Comparison of the Response of Doubly Fed and Fixed-Speed Induction Generator Wind Turbines to Changes in Network Frequency
Synchronous and fixed-speed induction generators release the kinetic energy of their rotating mass when the power system frequency is reduced. In the case of doubly fed induction generator (DFIG)-based wind turbines, their control system operates to apply a restraining torque to the rotor according to a predetermined curve with respect to the rotor speed. This control system is not based on the power system frequency and there is negligible contribution to the inertia of the power system. A DFIG control system was modified to introduce inertia response to the DFIG wind turbine. Simulations were used to show that with the proposed control system, the DFIG wind turbine can supply considerably greater kinetic energy than a fixed-speed wind turbine.
Participation of Doubly Fed Induction Wind Generators in System Frequency Regulation
This paper proposes a control scheme that allows doubly fed induction wind generators (DFIWG) to participate effectively in system frequency regulation. In this control approach, wind generators operate according to a deloaded optimum power extraction curve such that the active power provided by each wind turbine increases or decreases during system frequency changes. The control strategy defined at the wind generator to supply primary frequency regulation capability exploits a combination of control of the static converters and pitch control, adjusting the rotor speed and the active power according to the deloaded optimum power extraction curve. Results obtained in a small isolated system are presented to demonstrate the effectiveness of the approach.
Optimum Generation Control in Wind Parks When Carrying Out System Operator Requests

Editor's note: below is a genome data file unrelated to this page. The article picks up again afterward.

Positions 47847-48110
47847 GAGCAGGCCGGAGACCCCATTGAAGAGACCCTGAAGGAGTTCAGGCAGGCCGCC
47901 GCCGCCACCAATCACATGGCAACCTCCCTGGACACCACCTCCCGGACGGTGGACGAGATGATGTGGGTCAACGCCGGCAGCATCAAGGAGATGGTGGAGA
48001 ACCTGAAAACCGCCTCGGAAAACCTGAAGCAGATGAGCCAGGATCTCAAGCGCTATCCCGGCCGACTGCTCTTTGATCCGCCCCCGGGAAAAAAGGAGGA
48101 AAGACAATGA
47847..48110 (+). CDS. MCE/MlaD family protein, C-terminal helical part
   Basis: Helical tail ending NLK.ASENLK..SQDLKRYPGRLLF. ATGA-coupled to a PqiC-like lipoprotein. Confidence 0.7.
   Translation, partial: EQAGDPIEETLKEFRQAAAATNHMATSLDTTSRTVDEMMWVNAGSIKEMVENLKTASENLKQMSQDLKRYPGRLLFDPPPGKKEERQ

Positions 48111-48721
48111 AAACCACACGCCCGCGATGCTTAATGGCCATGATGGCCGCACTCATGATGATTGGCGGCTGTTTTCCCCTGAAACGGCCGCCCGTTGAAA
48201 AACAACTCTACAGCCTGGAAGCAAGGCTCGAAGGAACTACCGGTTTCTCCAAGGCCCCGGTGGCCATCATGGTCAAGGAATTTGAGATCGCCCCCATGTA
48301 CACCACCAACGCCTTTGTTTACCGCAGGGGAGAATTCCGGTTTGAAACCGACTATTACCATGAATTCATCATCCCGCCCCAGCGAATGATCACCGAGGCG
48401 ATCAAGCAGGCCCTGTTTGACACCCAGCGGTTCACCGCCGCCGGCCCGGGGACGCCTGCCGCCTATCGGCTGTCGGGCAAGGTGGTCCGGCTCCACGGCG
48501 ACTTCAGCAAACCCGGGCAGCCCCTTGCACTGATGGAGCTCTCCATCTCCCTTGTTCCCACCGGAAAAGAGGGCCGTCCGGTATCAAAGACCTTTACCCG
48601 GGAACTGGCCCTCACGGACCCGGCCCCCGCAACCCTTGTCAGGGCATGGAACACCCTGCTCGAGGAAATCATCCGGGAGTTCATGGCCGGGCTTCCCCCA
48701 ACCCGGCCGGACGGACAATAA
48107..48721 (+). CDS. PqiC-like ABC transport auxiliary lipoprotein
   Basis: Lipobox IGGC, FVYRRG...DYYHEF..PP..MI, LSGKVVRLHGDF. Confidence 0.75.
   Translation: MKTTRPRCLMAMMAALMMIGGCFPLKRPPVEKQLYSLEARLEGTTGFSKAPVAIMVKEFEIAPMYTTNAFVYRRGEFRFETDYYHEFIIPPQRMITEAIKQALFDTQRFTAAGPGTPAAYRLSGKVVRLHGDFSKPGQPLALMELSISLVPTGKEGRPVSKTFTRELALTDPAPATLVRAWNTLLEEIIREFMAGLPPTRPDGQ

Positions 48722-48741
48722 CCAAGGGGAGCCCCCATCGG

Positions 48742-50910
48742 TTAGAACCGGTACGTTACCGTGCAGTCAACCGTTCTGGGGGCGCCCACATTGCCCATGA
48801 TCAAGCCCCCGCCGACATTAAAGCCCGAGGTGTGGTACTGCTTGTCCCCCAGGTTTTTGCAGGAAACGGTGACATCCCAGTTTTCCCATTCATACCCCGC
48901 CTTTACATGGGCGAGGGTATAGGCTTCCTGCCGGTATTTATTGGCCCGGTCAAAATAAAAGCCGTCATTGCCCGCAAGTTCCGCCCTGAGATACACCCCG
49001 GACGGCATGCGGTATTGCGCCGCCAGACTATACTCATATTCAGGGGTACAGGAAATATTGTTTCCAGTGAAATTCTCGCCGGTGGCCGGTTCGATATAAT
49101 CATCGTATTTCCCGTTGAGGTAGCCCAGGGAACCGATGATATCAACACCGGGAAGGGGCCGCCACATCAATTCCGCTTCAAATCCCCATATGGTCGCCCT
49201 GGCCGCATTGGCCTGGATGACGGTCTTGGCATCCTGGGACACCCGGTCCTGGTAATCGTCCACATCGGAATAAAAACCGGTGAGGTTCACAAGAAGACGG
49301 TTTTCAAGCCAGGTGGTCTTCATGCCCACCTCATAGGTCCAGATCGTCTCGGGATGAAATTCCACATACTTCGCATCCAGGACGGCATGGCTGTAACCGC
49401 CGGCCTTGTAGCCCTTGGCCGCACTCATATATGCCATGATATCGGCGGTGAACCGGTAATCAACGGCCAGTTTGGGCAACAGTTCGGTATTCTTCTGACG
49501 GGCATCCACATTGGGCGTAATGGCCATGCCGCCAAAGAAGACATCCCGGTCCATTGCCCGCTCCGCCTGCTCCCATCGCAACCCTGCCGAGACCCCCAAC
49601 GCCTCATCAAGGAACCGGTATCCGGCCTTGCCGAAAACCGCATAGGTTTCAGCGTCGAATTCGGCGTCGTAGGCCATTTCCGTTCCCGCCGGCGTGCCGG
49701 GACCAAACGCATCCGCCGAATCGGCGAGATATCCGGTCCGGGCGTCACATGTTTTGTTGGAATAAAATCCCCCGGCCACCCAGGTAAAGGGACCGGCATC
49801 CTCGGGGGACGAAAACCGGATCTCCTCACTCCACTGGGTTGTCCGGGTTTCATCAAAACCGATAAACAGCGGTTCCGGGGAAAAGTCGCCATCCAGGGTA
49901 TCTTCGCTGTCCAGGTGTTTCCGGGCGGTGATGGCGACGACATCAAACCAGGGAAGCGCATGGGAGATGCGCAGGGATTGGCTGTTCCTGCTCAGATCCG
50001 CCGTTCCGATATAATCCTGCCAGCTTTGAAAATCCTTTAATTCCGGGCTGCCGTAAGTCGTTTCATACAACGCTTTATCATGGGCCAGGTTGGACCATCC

This paper proposes an optimized dispatch control strategy for active and reactive powers delivered by a doubly fed induction generator in a wind park. In this control approach, wind turbines are supposed to operate over a deloaded maximum power extraction curve and will respond to a supervisory wind farm control after a request from a system operator for adjusting the outputs of the wind park. The definition of the active and reactive powers operating points, for each wind turbine, is defined from an optimization algorithm that uses the primal-dual predictor corrector interior point method. The control strategy used at the wind generator level exploits a combination of pitch control and control of the static converters to adjust the rotor speed for the required operation points. A small wind park is used to illustrate the effectiveness of the developed approach.
¤ Open Access
Wind Turbines Emulating Inertia and Supporting Primary Frequency Control
The increasing penetration of variable-speed wind turbines in the electricity grid will result in a reduction of the number of connected conventional power plants. This will require changes in the way the grid frequency is controlled. In this letter, a method is proposed to let variable-speed wind turbines emulate inertia and support primary frequency control. The required power is obtained from the kinetic energy stored in the rotating mass of the turbine blades.
Frequency support from doubly fed induction generator wind turbines
An assessment on the capability of a doubly fed induction generator (DFIG) wind turbine for frequency regulation is presented. Detailed aerodynamic, structural and electrical dynamic models were used in this study. A control loop acting on the frequency deviation was added to the inertia contributing loop in order to enhance the inertia support from the DFIG wind turbine. The possibility of de-loading a wind turbine to provide primary and secondary frequency response was discussed. A frequency droop controller was examined where the droop is operating on the electronic torque set point below its maximum speed and is operating on the pitch demand at maximum speed. It is also shown that by reducing the generator torque set point the DFIG wind turbine can provide high frequency response.